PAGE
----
inlet

middle

outlet

Optical Inspection Shows Ash Gradient

Nemoto et al. ash layers in DPFs after 600 hrs*

  • Compares well with ash deposits in extended engine dyno tests

* - Nemoto, S., Togawa, S., Kishi, Y., Ishikawa, T., Matsuura, K., Hashimoto, T., Miura, M., & Yamazaki, T., SAE Technical Paper Series 2004-01-1887.

characterization of ash with icp
Characterization of ash with ICP
  • Identify and quantify (?) ash constituents in oil and fuel
  • Quantify (?) recovery of ash constituents in filter
  • Results indicate a varying degree of recovery rate
    • up to ~90% for both Calcium and Zinc, but varies from sample to sample
    • May be difficult to completely rely on this technique for quantification
  • Distribution within filter corresponds to ash layer gradient along axis
    • Layer thickness is minimal near the inlet
    • Thickness increases along the length of the filter
characterization xrd
Characterization - XRD
  • Ca, Zn, S and P regarded as primary ash constituents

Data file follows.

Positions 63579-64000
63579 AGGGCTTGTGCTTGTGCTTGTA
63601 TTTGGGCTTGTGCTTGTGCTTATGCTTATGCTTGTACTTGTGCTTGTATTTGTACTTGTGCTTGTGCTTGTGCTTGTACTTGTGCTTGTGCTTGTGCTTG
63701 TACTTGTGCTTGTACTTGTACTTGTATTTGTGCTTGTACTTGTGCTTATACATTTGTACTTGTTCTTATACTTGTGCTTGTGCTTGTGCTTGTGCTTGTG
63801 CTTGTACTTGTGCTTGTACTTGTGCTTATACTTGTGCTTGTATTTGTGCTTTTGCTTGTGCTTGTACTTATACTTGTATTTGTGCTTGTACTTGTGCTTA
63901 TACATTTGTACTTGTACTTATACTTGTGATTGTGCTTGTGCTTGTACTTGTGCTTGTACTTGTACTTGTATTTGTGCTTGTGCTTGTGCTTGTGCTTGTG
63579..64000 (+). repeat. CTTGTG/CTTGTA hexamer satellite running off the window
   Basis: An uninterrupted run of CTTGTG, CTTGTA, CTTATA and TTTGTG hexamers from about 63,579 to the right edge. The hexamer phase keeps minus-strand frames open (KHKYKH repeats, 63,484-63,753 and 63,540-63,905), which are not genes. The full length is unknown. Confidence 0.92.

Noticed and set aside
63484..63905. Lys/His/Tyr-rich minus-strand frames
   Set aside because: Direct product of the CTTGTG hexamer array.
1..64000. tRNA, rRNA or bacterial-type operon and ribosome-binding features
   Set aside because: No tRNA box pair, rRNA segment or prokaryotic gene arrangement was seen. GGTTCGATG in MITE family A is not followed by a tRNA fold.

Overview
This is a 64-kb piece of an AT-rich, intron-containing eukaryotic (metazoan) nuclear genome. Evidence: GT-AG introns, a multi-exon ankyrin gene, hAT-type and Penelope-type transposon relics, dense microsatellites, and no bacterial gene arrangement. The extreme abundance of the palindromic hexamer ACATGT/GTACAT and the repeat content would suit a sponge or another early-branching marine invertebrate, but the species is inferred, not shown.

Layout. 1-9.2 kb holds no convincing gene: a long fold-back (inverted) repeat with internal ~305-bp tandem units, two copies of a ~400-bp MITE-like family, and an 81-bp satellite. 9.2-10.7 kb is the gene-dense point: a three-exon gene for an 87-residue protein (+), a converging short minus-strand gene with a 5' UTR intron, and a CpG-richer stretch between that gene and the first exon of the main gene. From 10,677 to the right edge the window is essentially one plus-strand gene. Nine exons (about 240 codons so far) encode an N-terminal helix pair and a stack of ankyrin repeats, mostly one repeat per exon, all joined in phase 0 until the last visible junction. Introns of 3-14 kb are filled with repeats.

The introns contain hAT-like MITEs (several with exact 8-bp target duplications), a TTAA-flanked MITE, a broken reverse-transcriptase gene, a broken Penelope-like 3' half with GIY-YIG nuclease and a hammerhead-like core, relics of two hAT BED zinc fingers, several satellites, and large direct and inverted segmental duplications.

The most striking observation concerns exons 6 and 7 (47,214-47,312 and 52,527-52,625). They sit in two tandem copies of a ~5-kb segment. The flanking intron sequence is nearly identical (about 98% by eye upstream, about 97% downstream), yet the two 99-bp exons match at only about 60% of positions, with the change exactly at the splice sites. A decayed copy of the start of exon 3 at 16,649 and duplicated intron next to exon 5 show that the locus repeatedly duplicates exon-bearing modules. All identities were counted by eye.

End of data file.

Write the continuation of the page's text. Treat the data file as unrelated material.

• Compounds identified:
    • CaSO4
      • Most prevalent in literature (~75%)
    • Ca3(PO4)2
    • Zn(PO3)2
      • Second-most prevalent in literature (~15%)
    • ZnO and CaO
      • Present in some form in addition to other compounds not easily identifiable
    • CaSO3
      • Difficult to discern presence as some peaks are masked by other compounds
summary of accelerated dpf ash loading
Summary of Accelerated DPF Ash Loading
  • Ash loading protocol developed to deposit ash gradient along channel
    • Similar to the gradient observe in unaccelerated tests
  • Backpressure increases with all substrates
    • SiC and Cordierite show same rate of increase